The Belvedere Castle of Fiumedinisi (ME) belongs to that historical heritage of Sicily characterized by abandoned and forgotten military architecture. Along the Ionian coast the defensive problem has been particularly felt over time, due to the proximity of the Turkish coast, the Middle East and the African one. The first defensive line was the coastal one, defined by principals placed on the sea in a strategic position for direct control of the coast.
When the Unity of Italy occurred, the ancient fortress of Pescara, marked by the river with the same name, was demolished to allow the expansion of the Adriatic city. On the mighty sixteenth century building, eastern defense of the Kingdom of Naples, remain only the eighteenth and nineteenth century maps made by the military.
The contribution intends to bring to the attention of the scientific community the important Heritage made of plastic models, more or less homogeneously spread throughout Europe, which constitutes a patrimony of knowledge that links theoretical contributions on fortification, realizations, historical studies, archive documentation, technical representations, surveys, iconographic material.
The analysis of the fortified routes in the city of Pavia (Italy) clarifies the adaptation of the medieval capital in the historical politics of the Mediterranean, where the evolution of the defensive system till the Spanish bastioned walls (sixteenth century) identifies the updating of the Lombard tradition to the practices of modern military architecture.
Castles, often built on hills with extremely steep slopes, or on sea cliffs overlooking stretches of water, were difficult to conquer. Construction techniques and geomorphology of the area were a key factor in making castles impregnable to sieges of military troops or bands of pirates or robbers. Today, the same characteristics make them difficult to survey. In fact, there are huge difficulties in surveying fortified structures on the top of hills or on the edge of a precipice.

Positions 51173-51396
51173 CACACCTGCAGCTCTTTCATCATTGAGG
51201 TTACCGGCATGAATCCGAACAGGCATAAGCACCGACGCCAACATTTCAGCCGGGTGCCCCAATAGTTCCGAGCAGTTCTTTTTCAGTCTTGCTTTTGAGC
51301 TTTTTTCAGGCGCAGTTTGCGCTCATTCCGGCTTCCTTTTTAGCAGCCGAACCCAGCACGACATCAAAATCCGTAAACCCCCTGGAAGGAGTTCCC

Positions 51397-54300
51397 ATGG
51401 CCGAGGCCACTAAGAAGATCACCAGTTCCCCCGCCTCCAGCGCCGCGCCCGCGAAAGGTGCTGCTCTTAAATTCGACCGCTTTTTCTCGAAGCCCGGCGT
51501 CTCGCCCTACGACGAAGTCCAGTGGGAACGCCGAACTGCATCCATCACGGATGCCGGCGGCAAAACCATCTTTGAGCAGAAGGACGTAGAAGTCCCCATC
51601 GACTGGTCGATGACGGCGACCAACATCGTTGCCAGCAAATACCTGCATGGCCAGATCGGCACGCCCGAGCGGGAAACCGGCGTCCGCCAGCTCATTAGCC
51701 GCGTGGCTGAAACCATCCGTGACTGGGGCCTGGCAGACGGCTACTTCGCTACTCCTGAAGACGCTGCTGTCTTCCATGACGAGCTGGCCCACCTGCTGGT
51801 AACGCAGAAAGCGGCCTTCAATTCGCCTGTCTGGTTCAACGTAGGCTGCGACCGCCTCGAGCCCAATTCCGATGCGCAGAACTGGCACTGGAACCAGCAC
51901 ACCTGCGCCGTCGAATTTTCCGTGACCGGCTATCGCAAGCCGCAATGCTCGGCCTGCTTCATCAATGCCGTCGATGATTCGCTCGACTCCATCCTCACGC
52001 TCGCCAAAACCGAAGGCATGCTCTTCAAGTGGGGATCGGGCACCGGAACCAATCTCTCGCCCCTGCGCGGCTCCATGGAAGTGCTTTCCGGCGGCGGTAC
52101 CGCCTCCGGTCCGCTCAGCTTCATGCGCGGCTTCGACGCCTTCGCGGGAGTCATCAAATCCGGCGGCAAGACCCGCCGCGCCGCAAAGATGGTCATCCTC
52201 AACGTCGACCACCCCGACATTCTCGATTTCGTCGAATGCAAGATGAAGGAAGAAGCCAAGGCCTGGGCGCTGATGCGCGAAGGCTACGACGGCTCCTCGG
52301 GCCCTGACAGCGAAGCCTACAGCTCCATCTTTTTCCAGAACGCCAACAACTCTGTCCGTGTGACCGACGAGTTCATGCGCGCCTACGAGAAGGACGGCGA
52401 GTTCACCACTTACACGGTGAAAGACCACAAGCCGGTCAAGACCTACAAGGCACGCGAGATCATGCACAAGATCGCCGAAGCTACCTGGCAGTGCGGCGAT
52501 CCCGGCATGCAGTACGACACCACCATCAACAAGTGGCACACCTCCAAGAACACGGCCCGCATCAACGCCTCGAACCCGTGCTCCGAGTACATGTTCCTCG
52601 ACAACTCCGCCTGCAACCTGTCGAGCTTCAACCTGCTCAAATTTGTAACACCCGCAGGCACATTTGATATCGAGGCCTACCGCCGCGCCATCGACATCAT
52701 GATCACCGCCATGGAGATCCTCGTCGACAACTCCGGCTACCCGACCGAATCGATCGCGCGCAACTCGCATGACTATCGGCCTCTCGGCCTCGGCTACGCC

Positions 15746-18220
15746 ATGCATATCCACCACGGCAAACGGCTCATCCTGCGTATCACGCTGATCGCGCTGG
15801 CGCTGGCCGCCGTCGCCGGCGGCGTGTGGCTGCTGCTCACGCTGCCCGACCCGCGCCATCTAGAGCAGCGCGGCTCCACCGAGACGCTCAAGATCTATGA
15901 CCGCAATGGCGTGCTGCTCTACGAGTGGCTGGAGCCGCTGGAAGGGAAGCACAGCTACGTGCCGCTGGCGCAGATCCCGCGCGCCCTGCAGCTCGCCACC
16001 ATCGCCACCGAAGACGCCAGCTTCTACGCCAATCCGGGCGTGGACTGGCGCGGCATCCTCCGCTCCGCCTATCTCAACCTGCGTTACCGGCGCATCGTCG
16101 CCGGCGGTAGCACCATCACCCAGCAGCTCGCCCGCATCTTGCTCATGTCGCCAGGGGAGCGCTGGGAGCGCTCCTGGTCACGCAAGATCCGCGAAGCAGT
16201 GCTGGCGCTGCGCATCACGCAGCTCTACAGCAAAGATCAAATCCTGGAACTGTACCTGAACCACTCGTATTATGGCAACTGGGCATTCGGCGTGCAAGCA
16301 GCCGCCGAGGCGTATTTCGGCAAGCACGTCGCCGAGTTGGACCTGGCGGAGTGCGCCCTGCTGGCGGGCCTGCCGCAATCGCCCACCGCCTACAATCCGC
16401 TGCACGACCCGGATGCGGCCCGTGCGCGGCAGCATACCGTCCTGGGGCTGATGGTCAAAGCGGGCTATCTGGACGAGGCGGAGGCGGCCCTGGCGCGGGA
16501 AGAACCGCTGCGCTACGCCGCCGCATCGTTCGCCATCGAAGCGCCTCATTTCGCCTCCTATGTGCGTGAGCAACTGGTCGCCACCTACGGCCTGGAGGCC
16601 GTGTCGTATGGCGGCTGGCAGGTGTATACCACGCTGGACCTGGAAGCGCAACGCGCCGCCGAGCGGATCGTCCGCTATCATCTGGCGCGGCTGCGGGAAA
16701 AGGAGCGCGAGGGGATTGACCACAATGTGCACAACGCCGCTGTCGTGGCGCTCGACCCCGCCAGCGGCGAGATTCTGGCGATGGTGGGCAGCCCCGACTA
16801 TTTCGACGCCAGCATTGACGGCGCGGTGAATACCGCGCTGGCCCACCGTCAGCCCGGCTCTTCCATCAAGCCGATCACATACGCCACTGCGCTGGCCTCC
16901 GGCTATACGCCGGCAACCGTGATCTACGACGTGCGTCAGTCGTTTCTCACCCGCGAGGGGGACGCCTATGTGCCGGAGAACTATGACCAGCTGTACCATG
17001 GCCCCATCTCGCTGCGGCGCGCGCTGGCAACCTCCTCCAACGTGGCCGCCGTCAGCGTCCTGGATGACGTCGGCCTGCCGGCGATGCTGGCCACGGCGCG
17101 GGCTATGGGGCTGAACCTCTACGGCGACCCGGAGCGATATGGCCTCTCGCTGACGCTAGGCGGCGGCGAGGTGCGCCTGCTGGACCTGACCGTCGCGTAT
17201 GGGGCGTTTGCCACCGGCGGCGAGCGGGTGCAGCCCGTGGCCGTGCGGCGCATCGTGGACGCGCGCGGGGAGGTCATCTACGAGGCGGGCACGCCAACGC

Cartagena de Indias, one of the main Spanish commercial ports in the Caribbean Sea, was strategically built on a system of islands and peninsulas that formed a lacustrine system along the coast of Tierra Firme, known today as Colombia. For several centuries, Cartagena fortifications have been at the fore-front of Spanish military technologies. This site became the scene of action of the main military engineers at the service of the Spanish crown. In 1586 Battista Antonelli received from King Philipe II the task to design this monumental defensive system.
The research will deal with new methods about project and digital strategies: first starting from digital survey, operated with 3D laser scanner and photogrammetry procedures, allowing, through various operations, coordinated in a workflow to obtain a single point-cloud, derived from the alignment of all scan, to generate a complex 3D model, so called Building Information Model for Heritage (BIM-H).
All the fortifications have their time. They respond to specific way of defending and attacking they change in time accordingly to the terrible habits of the weaponry and technology evolution.
The focus of the work is on close-range photogrammetry and mainly on the low-cost technologies, experimented in the survey of Tower of Marina di Vietri, a historical building erected in the sixteenth century at Vietri sul Mare in the Province of Salerno. The general objective is to codify a methodology for objectifying the comparisons of the results; hence, the research starts from an original analysis conducted on the returned orthophotos by several photogrammetric paradigms.
The survey of the Lastra a Signa city walls (built between the second half of 1300 and the first half of 1400) is the result of three different survey campaigns made in 2006-2007-2008 and of the following data processing carried out as part of a Master thesis. It is a paradigmatic example of the overcoming of the concept of “survey as a mere measurement and graphic representation of a certain element”, by using a methodology protocol.